We had to back into the Niagara Falls, Ontario, station because a CN executive train was sitting on the station track.

The Amtrak operating crew boarded the train in Niagara Falls, Ontario. This was one of the few stations I observed in Canada that was multimodal.

The Amtrak conductor looked at my ticket but did not lift it. We were 34 minutes late leaving, partly because of the time consumed by the backup move.

The tracks cross the Niagara gorge and I had hoped to get a view of Niagara Falls. What I had forgotten is that two railroad lines cross the gorge and join on the U.S. side and we were on the northernmost of the two lines. I got a somewhat glimpse of the falls.

I can see why Amtrak and the New York Department of Transportation want a new station at Niagara Falls.

We had to make a backup move to get to the existing station, which is located on the edge of a CSX yard.

Shortly after coming to a halt, the U.S. customs agents boarded the train. They were equipped with weapons and tasers and that was a bit intimidating.

But a lot of nefarious people would like to get into the United States and wreck all kinds of havoc and border checkpoints like this exist to keep them out.

The customs agents were polite and didn’t ask many questions as I had expected them to do. I remember being asked how long I had been in Canada, but I wasn’t asked why. The inspector took my passport and said she would bring it back soon.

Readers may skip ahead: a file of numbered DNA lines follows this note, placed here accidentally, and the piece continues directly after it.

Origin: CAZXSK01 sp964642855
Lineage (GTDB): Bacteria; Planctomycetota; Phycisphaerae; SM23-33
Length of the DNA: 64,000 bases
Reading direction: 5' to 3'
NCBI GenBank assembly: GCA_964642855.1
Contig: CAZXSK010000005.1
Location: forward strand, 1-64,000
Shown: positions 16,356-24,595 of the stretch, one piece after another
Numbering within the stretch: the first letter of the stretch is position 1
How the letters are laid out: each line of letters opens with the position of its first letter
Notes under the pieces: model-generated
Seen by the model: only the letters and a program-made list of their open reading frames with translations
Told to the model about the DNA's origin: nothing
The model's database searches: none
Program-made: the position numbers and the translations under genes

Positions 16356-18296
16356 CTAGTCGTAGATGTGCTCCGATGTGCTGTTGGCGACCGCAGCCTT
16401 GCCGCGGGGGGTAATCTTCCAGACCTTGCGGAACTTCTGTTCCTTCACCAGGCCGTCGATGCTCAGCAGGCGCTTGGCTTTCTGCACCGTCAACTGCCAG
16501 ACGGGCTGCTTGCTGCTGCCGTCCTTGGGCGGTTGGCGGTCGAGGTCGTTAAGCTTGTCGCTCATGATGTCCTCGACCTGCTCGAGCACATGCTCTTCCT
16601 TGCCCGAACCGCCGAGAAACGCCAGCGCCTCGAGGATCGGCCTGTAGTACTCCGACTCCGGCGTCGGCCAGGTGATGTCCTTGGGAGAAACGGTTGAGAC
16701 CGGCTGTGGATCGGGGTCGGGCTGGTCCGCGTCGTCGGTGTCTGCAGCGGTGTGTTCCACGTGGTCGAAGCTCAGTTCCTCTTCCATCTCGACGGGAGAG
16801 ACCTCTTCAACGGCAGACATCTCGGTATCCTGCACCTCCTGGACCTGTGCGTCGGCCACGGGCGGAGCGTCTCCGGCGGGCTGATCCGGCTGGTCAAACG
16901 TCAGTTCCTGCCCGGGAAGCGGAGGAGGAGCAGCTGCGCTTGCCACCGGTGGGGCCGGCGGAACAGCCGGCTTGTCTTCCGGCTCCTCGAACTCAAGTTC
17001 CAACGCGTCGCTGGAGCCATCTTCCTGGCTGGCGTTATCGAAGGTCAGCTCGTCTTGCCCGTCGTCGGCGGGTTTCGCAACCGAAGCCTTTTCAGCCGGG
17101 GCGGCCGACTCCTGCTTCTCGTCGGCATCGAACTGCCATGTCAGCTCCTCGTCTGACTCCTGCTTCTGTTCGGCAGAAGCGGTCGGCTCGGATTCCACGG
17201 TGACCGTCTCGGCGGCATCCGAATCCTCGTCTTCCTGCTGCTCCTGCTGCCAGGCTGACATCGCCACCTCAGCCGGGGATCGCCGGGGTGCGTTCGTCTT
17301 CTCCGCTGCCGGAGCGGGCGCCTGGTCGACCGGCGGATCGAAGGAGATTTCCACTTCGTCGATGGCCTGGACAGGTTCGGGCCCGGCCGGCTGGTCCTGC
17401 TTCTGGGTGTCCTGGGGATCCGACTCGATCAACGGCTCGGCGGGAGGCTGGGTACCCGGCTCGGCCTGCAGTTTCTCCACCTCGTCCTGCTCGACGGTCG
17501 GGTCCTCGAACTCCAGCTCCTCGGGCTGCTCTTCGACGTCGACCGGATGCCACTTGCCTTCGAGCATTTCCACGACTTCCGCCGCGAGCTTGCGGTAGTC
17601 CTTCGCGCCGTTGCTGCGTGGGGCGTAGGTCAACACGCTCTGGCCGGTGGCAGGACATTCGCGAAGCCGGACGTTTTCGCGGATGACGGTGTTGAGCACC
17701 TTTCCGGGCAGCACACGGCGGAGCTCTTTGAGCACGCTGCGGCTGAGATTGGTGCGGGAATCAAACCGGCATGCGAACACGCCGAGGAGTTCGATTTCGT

Presumably, they run the passports through a scanner that checks names against a list of known terrorist, criminals and others the U.S. government wants to keep out. I got my passport back, but it still took several more minutes to complete the inspection and checks.

This lengthy process has been a sore point with some passenger train advocates, who have noted that Amtrak passengers are subjected to longer delays than are airline passengers and those driving into the county.

Amtrak has compensated for that by scheduling a long dwell time in Niagara Falls. The customs inspection did not need all of that time so we were able to get out and walk around while awaiting our 12:30 p.m. departure.

Even with all that time to kill we still managed to depart one minute late.

We were 22 minutes late into Buffalo Depew station, 45 minutes late at Rochester and 52 minutes late into Syracuse. In this case, I didn’t mind the delays because I had a long layover in Syracuse.